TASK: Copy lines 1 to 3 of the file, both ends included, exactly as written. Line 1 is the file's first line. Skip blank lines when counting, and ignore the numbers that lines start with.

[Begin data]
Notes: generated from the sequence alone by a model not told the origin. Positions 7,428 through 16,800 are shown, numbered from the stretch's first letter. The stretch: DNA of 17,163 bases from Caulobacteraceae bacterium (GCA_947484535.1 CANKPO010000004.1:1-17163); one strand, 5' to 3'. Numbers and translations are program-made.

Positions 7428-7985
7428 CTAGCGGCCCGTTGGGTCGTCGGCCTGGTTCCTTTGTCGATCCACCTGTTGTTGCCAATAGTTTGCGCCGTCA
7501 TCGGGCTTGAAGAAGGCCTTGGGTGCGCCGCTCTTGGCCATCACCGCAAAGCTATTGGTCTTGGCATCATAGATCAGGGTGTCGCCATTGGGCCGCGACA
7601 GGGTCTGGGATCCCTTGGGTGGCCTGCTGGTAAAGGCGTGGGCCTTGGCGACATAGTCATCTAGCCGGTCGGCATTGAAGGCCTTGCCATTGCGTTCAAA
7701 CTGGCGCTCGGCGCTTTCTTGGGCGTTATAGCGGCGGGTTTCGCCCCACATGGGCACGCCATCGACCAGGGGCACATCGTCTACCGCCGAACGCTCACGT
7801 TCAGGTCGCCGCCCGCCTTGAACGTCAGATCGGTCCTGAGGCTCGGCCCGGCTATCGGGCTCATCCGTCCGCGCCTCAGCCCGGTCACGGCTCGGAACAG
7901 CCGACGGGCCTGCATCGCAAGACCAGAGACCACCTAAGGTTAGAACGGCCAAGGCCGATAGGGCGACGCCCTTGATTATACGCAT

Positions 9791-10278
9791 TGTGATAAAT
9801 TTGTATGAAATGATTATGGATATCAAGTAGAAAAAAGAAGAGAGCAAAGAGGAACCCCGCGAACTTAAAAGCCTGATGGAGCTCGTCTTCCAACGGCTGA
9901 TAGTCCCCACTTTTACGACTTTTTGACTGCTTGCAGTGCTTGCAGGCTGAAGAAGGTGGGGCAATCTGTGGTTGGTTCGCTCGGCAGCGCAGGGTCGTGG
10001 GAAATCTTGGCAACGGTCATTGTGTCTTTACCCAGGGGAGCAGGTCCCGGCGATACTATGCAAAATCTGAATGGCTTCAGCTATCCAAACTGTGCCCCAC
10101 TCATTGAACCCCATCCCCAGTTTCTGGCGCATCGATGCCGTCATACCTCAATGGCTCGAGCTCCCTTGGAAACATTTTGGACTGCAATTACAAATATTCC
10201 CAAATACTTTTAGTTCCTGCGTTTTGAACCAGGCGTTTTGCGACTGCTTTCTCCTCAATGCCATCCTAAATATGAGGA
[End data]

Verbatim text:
Notes: generated from the sequence alone by a model not told the origin. Positions 7,428 through 16,800 are shown, numbered from the stretch's first letter. The stretch: DNA of 17,163 bases from Caulobacteraceae bacterium (GCA_947484535.1 CANKPO010000004.1:1-17163); one strand, 5' to 3'. Numbers and translations are program-made.

Positions 7428-7985
7428 CTAGCGGCCCGTTGGGTCGTCGGCCTGGTTCCTTTGTCGATCCACCTGTTGTTGCCAATAGTTTGCGCCGTCA